Mediterranean Enchantment – 2009

Spain’s Island of Mallorca

April 26 - May 10, 2009


IFlights from Memphis to Rome via Amsterdam

VISpain’s Island of Mallorca

IIRome with visits to Historic Ruins, Vatican

VIIPort of Tunis & Ancient Ruins of Carthage

IIIBoard Ship Noordam at Civitavecchia Port

VIIIPalermo, Sicily & Mondello Beach Town

IVPort of Livorno, long drive to Florence, Pisa

IXPort of Naples, Italy

VMonte Carlo & Spain’s Barcelona

XReturn to Rome, More Ruins & Home


Updated July 4, 2009



Return to Nolan Travels Home Page


To view photo album of 128 pictures mainly taken by Betty Nolan, go to and sign in under Lewis’ email name of (password ln9876 with lower case initials). Under “My Albums,” activate “Rome and Mediterranean Enchantment” album and play as a Slideshow with longest offered delay in seconds.


Friday, May 4, 2009 – To Spain’s Island of Mallorca and Port of Palma


After an overnight sail of 128 miles from Barcelona, Spain, Holland America’s ship Noordam docked about 8 a.m. in a large harbor behind a breakwater at Parma de Mallorca. There were gently rising hillsides dotted with white buildings in the distance. Fodor’s Guidebook says, “Known as the garden isle, La Palma has luxuriant foliage, tropical storms, rainbows and black crescents of beach.”


We could see out our Superior Class suite’s floor-to-ceiling, glass double-doors several big car ferry boats in the harbor. But there weren’t near the number of big yachts we had seen in previous ports.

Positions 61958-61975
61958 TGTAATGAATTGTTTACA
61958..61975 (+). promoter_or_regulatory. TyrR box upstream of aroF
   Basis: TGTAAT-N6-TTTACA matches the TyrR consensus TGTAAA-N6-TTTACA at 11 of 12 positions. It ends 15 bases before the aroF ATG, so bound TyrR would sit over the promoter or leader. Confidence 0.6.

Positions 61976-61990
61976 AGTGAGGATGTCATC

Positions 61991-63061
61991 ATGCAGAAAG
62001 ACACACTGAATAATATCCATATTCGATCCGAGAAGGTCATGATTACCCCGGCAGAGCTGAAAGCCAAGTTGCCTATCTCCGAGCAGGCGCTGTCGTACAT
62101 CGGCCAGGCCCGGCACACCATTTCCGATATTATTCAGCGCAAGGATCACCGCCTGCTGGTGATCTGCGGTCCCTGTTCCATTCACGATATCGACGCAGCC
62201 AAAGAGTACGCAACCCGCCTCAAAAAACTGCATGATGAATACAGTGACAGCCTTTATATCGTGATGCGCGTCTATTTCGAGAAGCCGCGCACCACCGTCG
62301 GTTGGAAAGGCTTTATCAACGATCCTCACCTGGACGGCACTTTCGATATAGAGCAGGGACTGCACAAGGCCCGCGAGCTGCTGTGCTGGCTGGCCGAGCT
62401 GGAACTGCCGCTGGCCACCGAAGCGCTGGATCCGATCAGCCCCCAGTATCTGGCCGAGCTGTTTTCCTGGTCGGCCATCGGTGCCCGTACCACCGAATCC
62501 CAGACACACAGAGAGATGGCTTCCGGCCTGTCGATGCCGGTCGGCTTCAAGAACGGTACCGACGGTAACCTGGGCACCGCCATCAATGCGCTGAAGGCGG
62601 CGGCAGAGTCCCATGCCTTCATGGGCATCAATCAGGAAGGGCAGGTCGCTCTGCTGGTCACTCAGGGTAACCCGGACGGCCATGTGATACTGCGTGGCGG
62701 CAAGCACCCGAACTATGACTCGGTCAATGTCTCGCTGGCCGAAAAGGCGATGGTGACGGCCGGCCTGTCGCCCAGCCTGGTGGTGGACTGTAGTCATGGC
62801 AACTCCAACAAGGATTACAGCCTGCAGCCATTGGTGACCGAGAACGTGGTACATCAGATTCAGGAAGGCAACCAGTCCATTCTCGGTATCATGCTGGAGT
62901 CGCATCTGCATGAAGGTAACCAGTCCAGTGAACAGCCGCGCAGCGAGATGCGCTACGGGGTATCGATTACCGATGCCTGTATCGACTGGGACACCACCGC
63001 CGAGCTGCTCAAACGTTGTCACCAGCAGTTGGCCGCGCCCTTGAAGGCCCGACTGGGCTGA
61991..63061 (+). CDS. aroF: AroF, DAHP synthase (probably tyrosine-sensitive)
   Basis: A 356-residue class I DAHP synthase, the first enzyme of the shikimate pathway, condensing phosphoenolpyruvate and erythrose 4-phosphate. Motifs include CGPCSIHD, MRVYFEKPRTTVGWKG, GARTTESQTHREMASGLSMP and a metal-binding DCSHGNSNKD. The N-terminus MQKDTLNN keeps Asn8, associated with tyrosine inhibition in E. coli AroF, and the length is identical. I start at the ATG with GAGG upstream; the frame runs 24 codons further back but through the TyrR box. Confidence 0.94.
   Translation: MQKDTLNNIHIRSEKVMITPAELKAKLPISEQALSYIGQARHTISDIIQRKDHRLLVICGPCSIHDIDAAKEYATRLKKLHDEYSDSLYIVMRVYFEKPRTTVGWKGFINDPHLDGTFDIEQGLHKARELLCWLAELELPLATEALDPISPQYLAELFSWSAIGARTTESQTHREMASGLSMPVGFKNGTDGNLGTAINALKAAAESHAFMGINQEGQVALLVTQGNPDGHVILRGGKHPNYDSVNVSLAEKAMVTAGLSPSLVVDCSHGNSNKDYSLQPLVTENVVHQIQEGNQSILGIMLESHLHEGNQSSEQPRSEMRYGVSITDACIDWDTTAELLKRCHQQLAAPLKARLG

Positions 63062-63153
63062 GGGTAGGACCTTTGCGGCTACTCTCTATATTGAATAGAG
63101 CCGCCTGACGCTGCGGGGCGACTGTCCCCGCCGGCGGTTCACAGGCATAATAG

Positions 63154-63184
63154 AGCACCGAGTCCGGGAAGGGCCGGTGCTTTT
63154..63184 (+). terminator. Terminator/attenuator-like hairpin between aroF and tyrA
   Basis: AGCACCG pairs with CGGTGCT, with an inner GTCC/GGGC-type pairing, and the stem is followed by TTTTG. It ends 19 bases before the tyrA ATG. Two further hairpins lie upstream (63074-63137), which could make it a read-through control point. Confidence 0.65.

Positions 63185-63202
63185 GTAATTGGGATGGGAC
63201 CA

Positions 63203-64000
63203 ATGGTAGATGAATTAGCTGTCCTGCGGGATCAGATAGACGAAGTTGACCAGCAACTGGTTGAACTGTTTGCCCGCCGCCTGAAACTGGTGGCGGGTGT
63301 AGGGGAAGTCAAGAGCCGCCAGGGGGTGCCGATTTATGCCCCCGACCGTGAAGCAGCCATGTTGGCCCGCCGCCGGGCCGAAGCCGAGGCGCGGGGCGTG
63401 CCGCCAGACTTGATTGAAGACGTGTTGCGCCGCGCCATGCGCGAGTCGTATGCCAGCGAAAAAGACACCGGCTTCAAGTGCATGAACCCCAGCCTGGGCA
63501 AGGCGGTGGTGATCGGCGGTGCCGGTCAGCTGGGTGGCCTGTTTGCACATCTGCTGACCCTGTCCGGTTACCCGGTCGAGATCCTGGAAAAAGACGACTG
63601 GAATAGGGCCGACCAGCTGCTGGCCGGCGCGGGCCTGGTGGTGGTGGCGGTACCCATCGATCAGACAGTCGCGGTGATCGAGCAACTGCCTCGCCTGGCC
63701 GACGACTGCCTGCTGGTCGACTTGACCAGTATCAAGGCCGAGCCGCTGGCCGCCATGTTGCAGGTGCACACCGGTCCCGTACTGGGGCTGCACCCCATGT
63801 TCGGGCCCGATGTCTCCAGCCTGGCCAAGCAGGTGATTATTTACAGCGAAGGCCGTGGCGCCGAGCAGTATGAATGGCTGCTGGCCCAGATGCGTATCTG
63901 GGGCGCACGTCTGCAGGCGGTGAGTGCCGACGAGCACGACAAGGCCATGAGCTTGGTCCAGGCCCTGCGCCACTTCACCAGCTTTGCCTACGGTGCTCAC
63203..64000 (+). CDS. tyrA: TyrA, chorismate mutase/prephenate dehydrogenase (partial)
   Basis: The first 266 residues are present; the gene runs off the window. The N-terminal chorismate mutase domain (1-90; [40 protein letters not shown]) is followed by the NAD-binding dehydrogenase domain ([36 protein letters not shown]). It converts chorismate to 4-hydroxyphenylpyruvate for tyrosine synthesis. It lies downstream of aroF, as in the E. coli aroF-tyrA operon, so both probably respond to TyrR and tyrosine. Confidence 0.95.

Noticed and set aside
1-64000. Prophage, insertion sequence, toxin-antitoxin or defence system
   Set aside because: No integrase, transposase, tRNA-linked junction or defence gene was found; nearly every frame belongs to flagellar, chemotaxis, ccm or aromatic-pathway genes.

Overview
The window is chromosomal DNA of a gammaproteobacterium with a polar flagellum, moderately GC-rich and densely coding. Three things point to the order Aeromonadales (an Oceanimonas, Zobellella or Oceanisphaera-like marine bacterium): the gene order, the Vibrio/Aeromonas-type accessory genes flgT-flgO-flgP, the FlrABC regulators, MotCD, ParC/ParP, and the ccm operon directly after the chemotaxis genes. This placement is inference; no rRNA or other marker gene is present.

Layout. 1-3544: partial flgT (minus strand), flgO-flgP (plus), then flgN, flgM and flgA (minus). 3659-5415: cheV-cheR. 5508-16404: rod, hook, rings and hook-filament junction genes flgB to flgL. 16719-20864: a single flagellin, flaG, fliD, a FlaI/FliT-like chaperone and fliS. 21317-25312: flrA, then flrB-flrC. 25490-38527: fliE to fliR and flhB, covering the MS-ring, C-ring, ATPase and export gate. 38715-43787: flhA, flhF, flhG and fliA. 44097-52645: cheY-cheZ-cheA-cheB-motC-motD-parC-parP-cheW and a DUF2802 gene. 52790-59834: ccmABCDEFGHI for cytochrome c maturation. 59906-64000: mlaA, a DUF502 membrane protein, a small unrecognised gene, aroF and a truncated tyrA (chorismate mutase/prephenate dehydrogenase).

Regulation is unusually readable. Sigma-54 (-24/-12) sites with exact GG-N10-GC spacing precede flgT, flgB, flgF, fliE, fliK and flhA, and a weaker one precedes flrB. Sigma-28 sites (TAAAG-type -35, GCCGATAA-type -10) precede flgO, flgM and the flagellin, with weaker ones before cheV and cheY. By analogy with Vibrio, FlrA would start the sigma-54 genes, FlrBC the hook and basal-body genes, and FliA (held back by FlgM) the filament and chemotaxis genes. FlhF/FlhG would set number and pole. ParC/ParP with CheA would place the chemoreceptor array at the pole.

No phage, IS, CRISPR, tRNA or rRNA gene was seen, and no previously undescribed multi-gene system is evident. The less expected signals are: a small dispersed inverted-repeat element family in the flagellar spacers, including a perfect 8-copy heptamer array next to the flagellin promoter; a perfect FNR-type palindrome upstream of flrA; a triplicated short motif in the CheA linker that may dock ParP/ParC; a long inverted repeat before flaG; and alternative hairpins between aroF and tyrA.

I had yet another great breakfast, this one of a ham omelet, several slices of bacon, tomato juice and whole wheat toast. A complimentary bowl of fruit had been left in our room, making for a healthy meal plus snacks.


The information the ship provided said Mallorca has a population of 420,000 and is 100 kilometers across and 75 kilometers long. It goes on to say it has mountains up to 562 meters high and is rich in pines, oaks, olive trees, almond and apricot trees and grapes. It was a shelter for pirates in the 11th Century B.C., then after Roman domination it was a province ruled by the Vandals, then the Moslems until the Spanish took it over in 1229. We vaguely remember being told by a charming couple who hosted us at a small hotel in Cornwall’s St. Ives in England several years ago that they had a “getaway” home on the island for vacations by the warm sea. Its mild climate and beautiful beaches make it a holiday destination for many Europeans.


Had I not been fighting off a debilitating cough, we might have taken advantage of an offered bicycle excursion (at $89 each) for 3 ½ hours involving strenuous pedaling to see the Marine Promenade and the Old Town. We also passed on a three-hour, bicycle tour of Barcelona’s waterfront (at $114 each) the previous day.


Holland America offers a great variety of tours in port ranging from walking to riding different conveyances at its major stops. Most seem to be a little pricey and range from “easy” to “strenuous” in activity. We took three of the bus tours and were disappointed in all of them, especially the 11-hour one to Florence and Pisa in a big bus without restroom facilities.


The ship also provides a “cheat sheet” listing recommended stores at major stops, which includes directions, descriptions and a limited guarantee of 30 days on purchased merchandise.